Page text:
FAQ: Digital Signatures and Document Signing

What is a document signing certificate?


A document signing certificate is a type of X.509 certificate, a digital file that binds the identity of a person or organization to a cryptographic key pair consisting of a public and private key. Typically, an applicant generates a key pair and then submits the public key, along with verifiable information about their identity, to a publicly trusted certificate authority (CA) such as SSL.com. Depending on the intended application, the key pair may be generated on the applicant’s computer or within a secure token or hardware security module (HSM). The CA checks the information and, if valid, issues a signed certificate to the applicant. The certificate can then be used to create digital signatures.

What is a digital signature?


A digital signature is a fixed-length, one-way hash of a document’s contents, along with metadata such as the hashing algorithm used, that has been encrypted with the signer’s private key. A recipient can use the corresponding public key (included in the signer’s CA-issued document signing certificate) to decrypt and then re-compute the hash, verifying that the document has not been altered since it was signed and that the signer is in possession of the private key associated with their certificate. Because of these guarantees of integrity and authenticity, it is difficult for an authentic signatory to deny that they signed a document. This quality of digital signatures is known as non-repudiation.

Is a digital signature the same as an electronic signature or e-signature?


No. An electronic signature (or e-signature) is very broadly defined by by the U.S. Electronic Signatures in Global and National Commerce (ESIGN) act as “an electronic sound, symbol, or process, attached to, or logically associated with a contract or other record generated, sent, communicated, received, or stored by electronic means.” In contrast, a digital signature requires a CA-issued digital certificate and provides assurance of the identity of the signatory and the integrity of the signed document.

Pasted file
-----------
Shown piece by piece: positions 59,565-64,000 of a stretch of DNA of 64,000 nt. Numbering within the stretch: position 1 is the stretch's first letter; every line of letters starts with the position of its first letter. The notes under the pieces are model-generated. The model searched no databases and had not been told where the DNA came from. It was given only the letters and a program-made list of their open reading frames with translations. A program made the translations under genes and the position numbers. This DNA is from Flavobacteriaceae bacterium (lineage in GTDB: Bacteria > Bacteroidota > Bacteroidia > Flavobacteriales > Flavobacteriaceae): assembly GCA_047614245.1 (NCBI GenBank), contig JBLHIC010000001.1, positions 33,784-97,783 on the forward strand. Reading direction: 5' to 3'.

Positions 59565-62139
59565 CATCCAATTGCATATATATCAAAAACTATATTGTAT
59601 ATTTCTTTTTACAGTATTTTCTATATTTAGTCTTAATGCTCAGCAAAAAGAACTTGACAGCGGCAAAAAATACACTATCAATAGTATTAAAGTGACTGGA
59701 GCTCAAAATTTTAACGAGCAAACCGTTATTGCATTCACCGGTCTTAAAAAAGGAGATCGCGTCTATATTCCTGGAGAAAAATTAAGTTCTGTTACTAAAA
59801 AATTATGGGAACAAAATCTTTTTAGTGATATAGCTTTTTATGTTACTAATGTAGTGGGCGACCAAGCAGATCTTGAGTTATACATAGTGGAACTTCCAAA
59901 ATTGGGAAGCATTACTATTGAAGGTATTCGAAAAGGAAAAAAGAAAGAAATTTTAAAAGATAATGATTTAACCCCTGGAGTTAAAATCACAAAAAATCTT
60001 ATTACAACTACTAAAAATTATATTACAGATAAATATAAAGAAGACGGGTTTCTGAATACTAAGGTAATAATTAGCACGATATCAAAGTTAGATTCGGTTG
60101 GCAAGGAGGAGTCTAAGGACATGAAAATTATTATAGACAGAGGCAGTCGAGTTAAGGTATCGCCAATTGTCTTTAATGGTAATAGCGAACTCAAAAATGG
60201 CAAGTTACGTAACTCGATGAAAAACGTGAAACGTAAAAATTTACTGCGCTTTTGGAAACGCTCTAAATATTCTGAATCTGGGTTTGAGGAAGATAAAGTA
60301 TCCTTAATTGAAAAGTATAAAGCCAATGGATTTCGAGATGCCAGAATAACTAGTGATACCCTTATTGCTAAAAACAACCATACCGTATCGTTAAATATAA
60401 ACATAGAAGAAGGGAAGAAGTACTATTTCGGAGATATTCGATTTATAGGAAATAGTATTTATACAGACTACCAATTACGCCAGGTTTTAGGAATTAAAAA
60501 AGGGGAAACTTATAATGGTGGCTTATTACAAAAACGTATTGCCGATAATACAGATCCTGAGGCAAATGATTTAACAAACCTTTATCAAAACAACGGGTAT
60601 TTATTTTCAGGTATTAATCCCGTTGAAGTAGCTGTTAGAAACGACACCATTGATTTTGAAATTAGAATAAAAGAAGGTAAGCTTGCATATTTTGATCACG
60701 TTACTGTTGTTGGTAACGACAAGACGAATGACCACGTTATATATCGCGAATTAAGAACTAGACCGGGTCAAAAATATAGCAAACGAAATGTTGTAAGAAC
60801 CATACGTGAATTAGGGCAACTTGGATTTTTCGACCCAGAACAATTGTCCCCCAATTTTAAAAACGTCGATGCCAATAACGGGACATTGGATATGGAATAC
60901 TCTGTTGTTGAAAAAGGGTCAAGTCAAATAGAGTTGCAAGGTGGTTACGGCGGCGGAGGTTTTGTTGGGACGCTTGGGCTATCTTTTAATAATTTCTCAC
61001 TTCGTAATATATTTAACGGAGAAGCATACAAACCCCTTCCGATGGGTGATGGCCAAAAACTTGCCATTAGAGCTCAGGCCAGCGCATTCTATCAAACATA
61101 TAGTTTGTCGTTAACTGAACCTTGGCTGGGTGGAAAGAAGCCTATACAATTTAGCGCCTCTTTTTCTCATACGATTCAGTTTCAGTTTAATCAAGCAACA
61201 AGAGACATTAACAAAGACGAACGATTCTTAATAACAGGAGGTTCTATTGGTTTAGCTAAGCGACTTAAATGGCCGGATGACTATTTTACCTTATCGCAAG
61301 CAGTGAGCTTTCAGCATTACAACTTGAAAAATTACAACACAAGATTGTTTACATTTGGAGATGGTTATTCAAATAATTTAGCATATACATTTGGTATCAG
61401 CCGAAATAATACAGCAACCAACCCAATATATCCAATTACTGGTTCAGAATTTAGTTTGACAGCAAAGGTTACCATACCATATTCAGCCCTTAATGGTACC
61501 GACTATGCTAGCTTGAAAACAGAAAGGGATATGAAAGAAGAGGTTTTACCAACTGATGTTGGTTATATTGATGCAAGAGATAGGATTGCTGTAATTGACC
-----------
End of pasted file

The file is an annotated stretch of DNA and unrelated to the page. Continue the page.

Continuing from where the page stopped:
For more detailed information, please read our FAQ on the difference between electronic and digital signatures.

Are digital signatures legal and enforceable?


Yes. In the United States, the Electronic Signatures in Global and National Commerce (ESIGN) act gives electronic signatures (including digital signatures) the same legal status as handwritten signatures. The European Union’s Electronic Identification and Trust Services Regulation (eIDAS) recognizes all electronic signatures, but gives greater weight to PKI-based digital signatures. Many other nations also recognize the legality of digital signatures.

What can I sign with a document signing certificate?


Many types of common electronic documents can be digitally signed, including Microsoft Office (Word documents, Excel Spreadsheets, and PowerPoint presentations) and Adobe PDF. However, not all document signing certificates are created equal. Microsoft’s trust store is not the same as Adobe’s, and Adobe’s requirements for document signing certificates are more stringent. When you buy a document signing certificate from a CA, it’s important to make sure that it can be used to create trusted signatures for the types of documents you need to sign.

What is the Adobe Approved Trust List (AATL)?


The Adobe Approved Trust List (AATL) is comprised of certificate authorities (CAs) that meet Adobe’s standards for issuing document signing certificates for use with Adobe Acrobat, Acrobat Reader, and other Adobe products. SSL.com is a member of the AATL program and is trusted by all Adobe products for digital signings.

Why are SSL.com’s PDF document signing certificates shipped on secure hardware tokens?


Adobe’s technical requirements for digital signatures mandate that private document signing keys be generated and stored on a secure device with two-factor authentication, such as a USB token or hardware security module (HSM). For this reason, SSL.com ships its document signing certificates on YubiKey FIPS 140-2 validated security keys. These added layers of security keep your key safe and your digital identity secure.

For enterprise customers, SSL.com can host document signing keys on an HSM for volume signing operations. If requested, we can also ship document signing certificates on Gemalto tokens.

Thank you for choosing SSL.com! If you have any questions, please contact us by email at Support@SSL.com, call 1-877-SSL-SECURE, or just click the chat link at the bottom right of this page.